More pages in this section
Prolotherapy is a method of regenerative injection therapy designed to stimulate healing in injured parts of your body that may be slow to heal or may not have healed completely.
Prolotherapy is used to treat injured ligaments, tendons, cartilage, joints and neuropathic pain.
Prolotherapy has been used by health professionals for many years. It was first developed by a USA surgeon, George Hackett in the 1940s and has since been researched by many other doctors and refined to what it is today:
A safe, effective injection treatment that provides increased strength in joints, ligaments, and tendons by making new connective tissue.
The term prolotherapy is short for proliferation therapy, as it stimulates the proliferation and repair of injured tissue.
What is involved with Prolotherapy?
A thorough history and palpation of pain around the area of injury will determine the injection site/s. Prolotherapy is an injection of dextrose/glucose and lignocaine (local anaesthetic). The local anesthetic in the solution takes effect immediately, relieving pain for a short duration. This can be useful diagnostically, especially if there has been some doubt about where the pain is coming from. The glucose solution injected then causes the body’s own inflammation process to begin and start the healing process.
Usually 4 appointments placed 2 weeks apart is required initially. Depending on the individual case maintenance appointments may be required 3-6 months apart (for midfoot arthritis as an example).
Improvement in symptoms usually occurs after 1-3 treatments.
How does Prolotherapy work?
Prolotherapy works by stimulating a temporary, low-grade inflammation at the site of ligament or tendon weakness, “tricking” the body into initiating a new healing cycle cascade.
- Prolotherapy increases fibroblast and collagen production which repairs and strengthens tendons and ligaments which can then stabilise joints.
- Prolotherapy stimulates cartilage growth to reduce joint pain and arthritis.
Perineural Injection therapy (PIT 5% dextrose) restores normal function in nerves which reduces neurogenic pain.
So in short, prolotherapy reduces pain, promotes soft tissue and cartilage repair, normalises irritable nerves, strengthens tendons, strengthens, thickens and shortens ligaments and stabilises joints.
How does Prolotherapy differ to Corticosteroid injections?
Steroid injections only address inflammation. Steroid injections weaken ligaments and tendons and delay bone healing, whereas prolotherapy strengthens soft tissue and assists tissue and joint repair, hence prolotherapy is a form regenerative medicine.
Precautions with Prolotherapy Injections
Some patients may experience dull pain and soreness at the injection site for 1-3 days after.
Avoid strenuous exercise for 2 days post-injection. However non-painful activity and movement such as gentle stretching and gentle exercise are important for the laying down of normal collagen in the healing of ligaments or tendons. Therefore, use common sense and pain levels to guide you in your daily activities and exercise.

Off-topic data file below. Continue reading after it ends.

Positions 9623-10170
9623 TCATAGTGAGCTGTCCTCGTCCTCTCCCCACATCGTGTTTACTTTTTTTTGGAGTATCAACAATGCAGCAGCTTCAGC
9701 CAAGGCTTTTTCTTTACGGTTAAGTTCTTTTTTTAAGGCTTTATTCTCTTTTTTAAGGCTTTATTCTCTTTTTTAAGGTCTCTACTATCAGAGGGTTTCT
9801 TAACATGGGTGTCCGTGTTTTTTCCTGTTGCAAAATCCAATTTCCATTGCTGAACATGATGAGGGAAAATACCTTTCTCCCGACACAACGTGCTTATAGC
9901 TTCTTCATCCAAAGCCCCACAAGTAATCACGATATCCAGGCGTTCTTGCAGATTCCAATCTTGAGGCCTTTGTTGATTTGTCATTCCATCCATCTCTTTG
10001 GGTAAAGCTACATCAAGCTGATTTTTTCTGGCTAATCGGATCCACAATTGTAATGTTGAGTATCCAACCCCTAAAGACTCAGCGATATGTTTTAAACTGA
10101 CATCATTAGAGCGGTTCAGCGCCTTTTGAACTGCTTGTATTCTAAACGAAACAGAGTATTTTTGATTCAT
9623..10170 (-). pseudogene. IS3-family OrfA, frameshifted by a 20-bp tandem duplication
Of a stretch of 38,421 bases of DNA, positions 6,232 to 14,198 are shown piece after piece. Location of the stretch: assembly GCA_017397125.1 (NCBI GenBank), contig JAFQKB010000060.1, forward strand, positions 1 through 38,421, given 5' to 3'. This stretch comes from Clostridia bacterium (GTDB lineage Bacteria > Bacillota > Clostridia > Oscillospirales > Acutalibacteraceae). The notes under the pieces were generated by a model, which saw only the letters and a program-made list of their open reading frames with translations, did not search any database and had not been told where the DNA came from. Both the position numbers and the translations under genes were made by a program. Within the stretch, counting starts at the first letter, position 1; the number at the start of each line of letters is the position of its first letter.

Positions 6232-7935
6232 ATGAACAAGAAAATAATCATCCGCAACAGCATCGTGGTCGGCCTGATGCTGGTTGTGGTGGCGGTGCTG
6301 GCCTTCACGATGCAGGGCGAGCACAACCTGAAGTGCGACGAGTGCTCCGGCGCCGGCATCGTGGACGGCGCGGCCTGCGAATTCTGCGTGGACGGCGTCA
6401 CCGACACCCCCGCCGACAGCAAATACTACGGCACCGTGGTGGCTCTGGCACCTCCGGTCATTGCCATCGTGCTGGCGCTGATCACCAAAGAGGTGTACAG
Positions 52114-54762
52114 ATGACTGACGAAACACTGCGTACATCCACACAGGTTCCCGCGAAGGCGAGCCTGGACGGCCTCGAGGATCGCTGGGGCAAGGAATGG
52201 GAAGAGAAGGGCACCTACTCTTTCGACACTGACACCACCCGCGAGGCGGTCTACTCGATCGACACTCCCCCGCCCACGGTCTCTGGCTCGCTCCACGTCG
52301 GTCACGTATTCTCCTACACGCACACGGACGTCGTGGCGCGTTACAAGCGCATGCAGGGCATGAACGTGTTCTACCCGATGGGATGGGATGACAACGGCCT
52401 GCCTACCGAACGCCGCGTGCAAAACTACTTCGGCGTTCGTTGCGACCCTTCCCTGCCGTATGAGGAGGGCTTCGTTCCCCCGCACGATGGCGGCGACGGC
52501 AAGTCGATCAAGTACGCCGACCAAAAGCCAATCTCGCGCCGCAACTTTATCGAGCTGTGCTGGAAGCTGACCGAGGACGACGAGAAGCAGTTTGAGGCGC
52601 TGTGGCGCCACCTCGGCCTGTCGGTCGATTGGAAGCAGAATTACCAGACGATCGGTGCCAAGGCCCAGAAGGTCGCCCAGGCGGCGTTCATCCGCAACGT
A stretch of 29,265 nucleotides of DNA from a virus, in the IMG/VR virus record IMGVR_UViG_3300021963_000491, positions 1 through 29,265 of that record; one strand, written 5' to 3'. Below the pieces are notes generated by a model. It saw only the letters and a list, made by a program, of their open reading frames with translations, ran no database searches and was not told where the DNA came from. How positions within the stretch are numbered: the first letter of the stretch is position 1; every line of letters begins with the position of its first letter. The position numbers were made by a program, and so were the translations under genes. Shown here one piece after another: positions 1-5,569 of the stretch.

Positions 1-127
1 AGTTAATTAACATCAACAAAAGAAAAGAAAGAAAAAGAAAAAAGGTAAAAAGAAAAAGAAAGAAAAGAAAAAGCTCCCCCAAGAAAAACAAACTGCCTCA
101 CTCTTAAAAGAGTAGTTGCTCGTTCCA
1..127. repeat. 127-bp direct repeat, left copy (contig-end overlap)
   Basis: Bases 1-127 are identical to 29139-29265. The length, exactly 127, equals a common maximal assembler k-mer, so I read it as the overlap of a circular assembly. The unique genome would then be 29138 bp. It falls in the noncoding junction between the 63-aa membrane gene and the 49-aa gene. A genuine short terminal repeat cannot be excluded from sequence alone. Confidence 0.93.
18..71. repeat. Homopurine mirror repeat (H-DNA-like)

AVOID using ice over the affected area whilst having prolotherapy treatment. Also try to avoid Anti-Inflammatory medications and topical treatments as they may interfere with the inflammation and healing process.
Conditions treated with Prolotherapy Injections at Foundation Podiatry:
- Ligament strain – acute and chronic pain from ankle sprains and ankle instability. Strengthening ligaments in the lower limb and many other injuries, has been the primary goal of prolotherapy treatment for years.
- Tendinopathies – Injury to tendons occur when the tendon has become overloaded. The usual treatment for lower limb tendinopathy is managing training loads and strengthening exercises, which can take months. Tendinopathies often become chronic and fail to heal due to excess of a specific growth factor called VEGF. Prolotherapy treatment allows the healing to occur much quicker as the glucose in the prolotherapy solution inhibits VEGF. Prolotherapy is effective for achilles tendinopathy, peroneal tendinopathy, posterior tibialis and anterior tibialis tendinopathy. Prolotherapy (in a lower dosage) is very helpful if a tear is present in the tendon. Hayley has been getting great results with posterior tibialis tendinopathy/tenosynovits, tibialis anterior, peroneus brevis and longus and achilles tendinopathies.
- Plantar fasciopathy (chronic + plantar fascia tear) - Prolo is particularly helpful on stubborn cases of heel pain which do not respond to other treatments, especially when an interstitial tear is present.
- Sinus Tarsi Syndrome
- 1st MTPJ (big toe joint) synovitis / hallux limitus
- Morton’s Neuroma
- Arthritis (ankle, subtalar, midfoot, 1st MTPJ)
- Neuropathic pain, radiculopathy
- Shin splints (MTSS), Compartment Syndrome and calf muscle issues
Chronic Pain Management at Foundation Podiatry
Our experienced Podiatrists help people with chronic pain every day. We offer effective treatments in a personalised manner to reduce your chronic pain, increase your capacity to do more and improve your quality of life.
Shockwave Therapy for Heel and Achilles Pain
Shockwave Therapy is a treatment modality used to treat chronic musculoskeletal pain, particularly those injuries that have not responded to typical conservative treatment. Shockwave therapy is particularly effective at treating chronic Achilles tendinopathy and Plantar Fasciitis.